6 Major Insights From 10 Years Of Social Media Use

by • February 23, 2016 • Experts TalkComments Off on 6 Major Insights From 10 Years Of Social Media Use11023

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It’s hard to believe, but in only ten years social media have become major parts of our lives. They have brought massive changes to how we communicate, how we work, how we vote, but also to how we think about geographical distance. Other than just their growth, what other notable trends can we identify from 10 years of social media use and their state today?

Also Read: Umm… Do I Still Need A Facebook Page?

As every year, the Pew Research Centre conducts it’s social media study and releases its findings. Only this year, we get a ten-year history to look back upon. Let’s have a closer look.

1. Use Of Social Media Has Increased Tenfold In 10 Years

The percentage of American adults who use social media is now 65% – almost 2/3 of all American adults. This is an increase of 58% in ten years, as only 7% used them back in 2005. This is a huge increase. But what else does this increase hide?

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The numbers do not refer only to internet users – a percentage of internet users – but all American adults overall. Within that time there has been particular growth among groups that were not considered early adopters – this leads us to the next insight.

2. Seniors Are A Growing Percentage

Those aged 18 to 29 (young adults) are still the most likely age group to use social media. 90% of them do already. However, groups of older adults (65+) have grown a lot in since 2010. Back then, only 11% used social media. In 2005 only 2% reported using social media. Today it’s 35%

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3. Men And Women Use Social Media Almost Equally

The report found that men and women use social media almost equally – but what has changed in 10 years is that men were more likely to do so in 2005. In 2015, a bigger percentage of women (68%) use social media vs men (62%). These differences are less pronounced in the last few years.

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4. More Educated? More Likely To Use Social Media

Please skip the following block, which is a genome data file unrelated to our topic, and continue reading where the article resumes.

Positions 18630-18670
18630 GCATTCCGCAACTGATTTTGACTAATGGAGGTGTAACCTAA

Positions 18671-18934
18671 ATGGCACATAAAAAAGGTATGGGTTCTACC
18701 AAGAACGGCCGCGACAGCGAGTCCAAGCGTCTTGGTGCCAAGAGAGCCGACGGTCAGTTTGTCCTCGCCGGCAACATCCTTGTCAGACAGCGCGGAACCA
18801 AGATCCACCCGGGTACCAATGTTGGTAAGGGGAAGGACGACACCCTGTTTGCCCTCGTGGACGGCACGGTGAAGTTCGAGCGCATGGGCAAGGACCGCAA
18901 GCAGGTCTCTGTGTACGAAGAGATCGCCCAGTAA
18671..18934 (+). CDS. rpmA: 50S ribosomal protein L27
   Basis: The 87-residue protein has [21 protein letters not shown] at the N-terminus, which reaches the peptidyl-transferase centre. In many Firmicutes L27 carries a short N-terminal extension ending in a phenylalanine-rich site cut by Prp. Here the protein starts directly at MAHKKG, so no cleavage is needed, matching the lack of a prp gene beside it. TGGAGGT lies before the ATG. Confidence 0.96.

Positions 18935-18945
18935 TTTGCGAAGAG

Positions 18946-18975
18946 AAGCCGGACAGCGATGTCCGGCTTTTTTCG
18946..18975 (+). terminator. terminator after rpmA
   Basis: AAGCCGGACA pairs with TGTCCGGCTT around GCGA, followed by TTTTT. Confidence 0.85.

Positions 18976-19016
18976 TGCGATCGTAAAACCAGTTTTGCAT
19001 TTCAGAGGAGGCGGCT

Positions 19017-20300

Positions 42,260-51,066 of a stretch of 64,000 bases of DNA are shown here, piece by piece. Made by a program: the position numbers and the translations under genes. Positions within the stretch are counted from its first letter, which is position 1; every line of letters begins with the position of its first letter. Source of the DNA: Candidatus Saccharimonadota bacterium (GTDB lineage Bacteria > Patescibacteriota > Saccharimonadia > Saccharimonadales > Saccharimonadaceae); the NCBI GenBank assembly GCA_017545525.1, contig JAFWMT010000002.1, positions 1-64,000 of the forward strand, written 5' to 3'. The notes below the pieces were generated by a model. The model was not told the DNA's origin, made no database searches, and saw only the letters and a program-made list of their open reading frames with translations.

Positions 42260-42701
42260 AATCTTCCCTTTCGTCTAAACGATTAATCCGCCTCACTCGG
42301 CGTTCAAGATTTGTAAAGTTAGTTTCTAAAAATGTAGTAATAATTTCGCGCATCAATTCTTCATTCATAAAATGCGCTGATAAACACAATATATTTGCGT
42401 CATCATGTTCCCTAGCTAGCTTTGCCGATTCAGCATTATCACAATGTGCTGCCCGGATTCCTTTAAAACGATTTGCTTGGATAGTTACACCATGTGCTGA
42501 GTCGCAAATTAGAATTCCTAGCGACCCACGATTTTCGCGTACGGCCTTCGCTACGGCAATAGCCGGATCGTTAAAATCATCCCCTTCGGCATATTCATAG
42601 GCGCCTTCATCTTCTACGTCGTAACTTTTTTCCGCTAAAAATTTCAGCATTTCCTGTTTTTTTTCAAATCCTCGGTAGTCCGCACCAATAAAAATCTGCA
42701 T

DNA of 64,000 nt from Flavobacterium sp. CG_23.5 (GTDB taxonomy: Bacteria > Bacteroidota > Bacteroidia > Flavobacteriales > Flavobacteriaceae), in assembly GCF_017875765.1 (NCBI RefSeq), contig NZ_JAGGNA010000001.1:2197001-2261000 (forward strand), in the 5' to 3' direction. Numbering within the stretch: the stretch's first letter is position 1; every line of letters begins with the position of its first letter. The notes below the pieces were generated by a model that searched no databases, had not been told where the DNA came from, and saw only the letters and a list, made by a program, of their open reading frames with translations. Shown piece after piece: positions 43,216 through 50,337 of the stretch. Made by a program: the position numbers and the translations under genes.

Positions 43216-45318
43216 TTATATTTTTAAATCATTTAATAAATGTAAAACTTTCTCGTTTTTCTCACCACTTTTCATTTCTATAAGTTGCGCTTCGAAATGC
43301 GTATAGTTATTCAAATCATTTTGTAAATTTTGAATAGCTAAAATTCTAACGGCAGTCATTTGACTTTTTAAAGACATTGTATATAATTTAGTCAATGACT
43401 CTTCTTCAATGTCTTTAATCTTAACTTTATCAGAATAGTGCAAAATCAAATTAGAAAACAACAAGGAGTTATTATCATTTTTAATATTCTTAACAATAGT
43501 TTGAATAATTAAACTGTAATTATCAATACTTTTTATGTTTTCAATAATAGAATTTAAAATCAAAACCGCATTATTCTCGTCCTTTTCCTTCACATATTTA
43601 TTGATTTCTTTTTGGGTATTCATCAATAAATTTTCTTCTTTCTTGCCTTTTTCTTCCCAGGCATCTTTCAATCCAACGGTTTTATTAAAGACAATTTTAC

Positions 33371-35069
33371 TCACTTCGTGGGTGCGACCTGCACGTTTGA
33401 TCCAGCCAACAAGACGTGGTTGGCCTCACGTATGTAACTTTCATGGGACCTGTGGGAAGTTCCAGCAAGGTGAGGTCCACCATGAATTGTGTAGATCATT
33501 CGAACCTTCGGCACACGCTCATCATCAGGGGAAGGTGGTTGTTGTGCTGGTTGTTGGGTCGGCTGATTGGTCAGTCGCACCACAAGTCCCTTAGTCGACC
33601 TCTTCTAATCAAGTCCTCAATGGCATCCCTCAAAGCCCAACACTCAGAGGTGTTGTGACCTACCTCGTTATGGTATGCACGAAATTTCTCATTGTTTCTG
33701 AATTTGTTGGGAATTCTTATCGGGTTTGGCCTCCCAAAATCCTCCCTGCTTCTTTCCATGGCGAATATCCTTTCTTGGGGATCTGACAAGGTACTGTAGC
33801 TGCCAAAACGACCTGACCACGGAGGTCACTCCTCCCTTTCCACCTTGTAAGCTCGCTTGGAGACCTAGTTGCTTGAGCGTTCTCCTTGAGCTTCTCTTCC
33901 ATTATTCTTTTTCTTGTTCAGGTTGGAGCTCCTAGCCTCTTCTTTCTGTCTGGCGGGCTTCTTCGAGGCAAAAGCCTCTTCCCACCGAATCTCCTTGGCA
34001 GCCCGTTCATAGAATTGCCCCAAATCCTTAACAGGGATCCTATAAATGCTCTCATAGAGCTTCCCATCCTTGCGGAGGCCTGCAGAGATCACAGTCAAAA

Pew Research’s report also found that there are social-economic differences between those who are more and less likely to use social media. Higher-income households and the more educated. As the report explains,

More than half (56%) of those living in the lowest-income households now use social media, though growth has leveled off in the past few years. Turning to educational attainment, a similar pattern is observed. Those with at least some college experience have been consistently more likely than those with a high school degree or less to use social media over the past decade. 2013 was the first year that more than half of those with a high school diploma or less used social media.

5. Balanced Racial Or Ethnic Groups Representation In Social Media Use

There is no evidence that one racial or ethnic group is more likely to use social media more than another. The percentages between ethnic groups are pretty much the same. African-Americans however are less likely, by less than 10%. 65% of whites, 65% of Hispanics and 56% of African-Americans are using social media today.

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6. Social Media Users Are Mainly Urban Or Suburban

Those living in rural areas are less likely to use social media versus those who live in urban or suburban areas. More than half of rural residents now use social media – “Those who live in rural areas are less likely than those in suburban and urban communities to use social media”. This is a pattern which has remained consistent for the past decade.

At this time, roughly “58% of rural residents, 68% of suburban residents, and 64% of urban residents use social media”.

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You can find all the above, plus a lot more of the report, at Pew Research Centre’s site.

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